link to english.aljazeera.net

      and the US and NATO have reportedly killed Gaddafi's youngest son and three of his grandchildren. this is part of a no fly zone and protection of civilians?
      link to english.aljazeera.net

      correct me if I am wrong, but attempted/actual assassination of any foreign leader/s is still against US federal law (unless that was changed under king george), if not against international law. & no matter what any UN resolution or US president or NATO leader or general says it's immoral and unethical...

  • OSC: Yemeni Tribes, Movements, Youth, Organizations Decry Regime's 'Bloody Massacres'
    • thanks for this report, Juan from all these sources....

      I am so amazed, and moved, too that the protestors have remained largely so peaceful, it is very inspiring.

  • 24 Dead in Fresh Yemen Violent Repression
    • I don't hear much talk in the US press or elsewhere about this sort of indiscriminate and intentional fire on civilian being carried out by Ali Abdullah Saleh as being "a war crime that he may well end up being tried for at the Hague."

      I mean, just from what I have read here, through reuters, on al jazeera, and from googling various sources under news for 'yemen', over the last few weeks or so there must be by now hundreds and hundreds of deaths plus thousands of these poor people wounded....I haven't seen any new services or websites either that are keeping track of all this or making counts/noting sources, as some anti-war websites did for iraq etc. Do you know of any, Juan?

  • Answer to Glenn Greenwald
    • oh my goodness I am always back and forth on this issue, like i haven't been for a long while. I read Juan and largely agree with him, then read Digby and see her points, then read what a good number of third world leaders in latin america, where I live, are saying and agree with them. then i read Richard Falk and agree with him and over at al jazeera there are quite a good number of points of view being presented, many of them against the war and some in favor.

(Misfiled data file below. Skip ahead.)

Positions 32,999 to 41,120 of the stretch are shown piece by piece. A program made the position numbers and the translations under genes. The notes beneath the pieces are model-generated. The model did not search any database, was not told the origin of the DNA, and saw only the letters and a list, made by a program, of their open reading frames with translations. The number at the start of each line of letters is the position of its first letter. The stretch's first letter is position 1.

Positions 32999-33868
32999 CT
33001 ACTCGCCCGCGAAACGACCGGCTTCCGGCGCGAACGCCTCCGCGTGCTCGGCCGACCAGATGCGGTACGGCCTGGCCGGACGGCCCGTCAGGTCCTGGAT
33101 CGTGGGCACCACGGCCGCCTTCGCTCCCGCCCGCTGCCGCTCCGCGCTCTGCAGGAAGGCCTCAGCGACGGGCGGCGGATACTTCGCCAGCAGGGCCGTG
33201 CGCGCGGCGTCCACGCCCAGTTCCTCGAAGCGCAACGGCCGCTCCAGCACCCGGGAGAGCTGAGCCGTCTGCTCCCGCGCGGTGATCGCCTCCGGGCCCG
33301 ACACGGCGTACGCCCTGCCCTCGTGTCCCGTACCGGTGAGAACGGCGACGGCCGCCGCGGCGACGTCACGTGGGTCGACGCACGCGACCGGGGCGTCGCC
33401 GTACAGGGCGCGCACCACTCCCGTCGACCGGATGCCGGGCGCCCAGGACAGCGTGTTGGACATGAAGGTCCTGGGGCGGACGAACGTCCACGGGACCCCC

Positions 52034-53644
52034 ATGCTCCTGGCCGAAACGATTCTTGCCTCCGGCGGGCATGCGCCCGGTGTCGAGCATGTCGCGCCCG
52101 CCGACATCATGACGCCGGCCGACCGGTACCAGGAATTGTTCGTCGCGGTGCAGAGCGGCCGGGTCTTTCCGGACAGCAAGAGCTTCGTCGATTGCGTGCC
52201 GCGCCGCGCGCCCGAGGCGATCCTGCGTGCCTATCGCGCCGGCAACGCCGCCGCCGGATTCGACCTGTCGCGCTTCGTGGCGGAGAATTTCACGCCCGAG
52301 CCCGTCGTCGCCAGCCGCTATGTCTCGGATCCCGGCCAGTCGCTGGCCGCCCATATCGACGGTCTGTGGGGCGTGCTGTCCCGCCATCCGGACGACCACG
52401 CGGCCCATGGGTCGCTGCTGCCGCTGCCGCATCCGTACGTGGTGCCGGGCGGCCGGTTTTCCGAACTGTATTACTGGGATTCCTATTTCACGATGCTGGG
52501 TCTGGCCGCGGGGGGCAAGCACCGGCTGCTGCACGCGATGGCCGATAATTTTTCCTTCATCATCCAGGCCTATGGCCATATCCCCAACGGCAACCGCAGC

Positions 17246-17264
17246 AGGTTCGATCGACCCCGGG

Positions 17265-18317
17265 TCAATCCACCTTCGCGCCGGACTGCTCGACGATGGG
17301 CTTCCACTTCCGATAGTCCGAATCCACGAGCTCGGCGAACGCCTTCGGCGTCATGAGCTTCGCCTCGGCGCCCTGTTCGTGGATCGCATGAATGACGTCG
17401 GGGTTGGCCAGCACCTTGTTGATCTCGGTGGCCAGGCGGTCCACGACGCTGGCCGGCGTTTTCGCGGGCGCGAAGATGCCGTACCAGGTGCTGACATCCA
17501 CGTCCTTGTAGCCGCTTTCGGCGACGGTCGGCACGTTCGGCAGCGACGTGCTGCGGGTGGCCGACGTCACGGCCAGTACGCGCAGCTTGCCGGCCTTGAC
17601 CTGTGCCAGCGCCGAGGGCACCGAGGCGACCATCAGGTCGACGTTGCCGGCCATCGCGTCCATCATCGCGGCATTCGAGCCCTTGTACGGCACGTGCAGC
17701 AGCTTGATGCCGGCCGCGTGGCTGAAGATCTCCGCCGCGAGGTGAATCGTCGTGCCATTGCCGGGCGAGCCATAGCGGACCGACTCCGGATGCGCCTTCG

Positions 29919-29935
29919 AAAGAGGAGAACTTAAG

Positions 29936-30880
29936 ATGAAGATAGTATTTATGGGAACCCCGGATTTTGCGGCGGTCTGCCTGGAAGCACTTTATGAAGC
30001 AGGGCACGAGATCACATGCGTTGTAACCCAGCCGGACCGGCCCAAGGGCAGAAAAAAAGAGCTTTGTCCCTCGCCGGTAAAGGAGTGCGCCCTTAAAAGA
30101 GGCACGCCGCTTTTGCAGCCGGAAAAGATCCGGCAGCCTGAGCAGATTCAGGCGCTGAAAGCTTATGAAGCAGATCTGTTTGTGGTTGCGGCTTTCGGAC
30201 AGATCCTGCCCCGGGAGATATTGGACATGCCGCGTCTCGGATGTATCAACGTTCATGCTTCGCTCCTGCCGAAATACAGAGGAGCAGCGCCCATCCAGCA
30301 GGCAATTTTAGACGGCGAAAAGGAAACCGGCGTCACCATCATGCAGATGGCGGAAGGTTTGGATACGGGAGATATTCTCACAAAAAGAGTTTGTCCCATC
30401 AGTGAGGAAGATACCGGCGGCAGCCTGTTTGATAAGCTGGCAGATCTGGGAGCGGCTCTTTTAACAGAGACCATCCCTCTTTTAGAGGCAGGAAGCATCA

I don't like to get into legalistic interpretations either so I rather leave those aside except to say that the US hasn't entered into a congressionally sanctioned war since WWII. and that says a lot right there about how failed our so called democracy is. and even if the present congress approves this one after sixty days what does that really mean in the current state of the Nation which for all intents and purposes is an oligarchy of the rich and powerful? Those guys on capitol hill don't represent any of my interests nor do they represent the interests of the people of Libya or Yemen or Egypt when they make all their momentous decisions to intervene this way or that, or say this and that etc. The elites are always the ones who make these international decisions which then costs hundreds of billions and disrupt the lives of millions of people. To me almost all these post WWII wars and semi-wars and interventions fought by the US have clearly been wars for one Reason of State or another or an Imperial design or a conglomeration of international economic-politico interests, of Empire.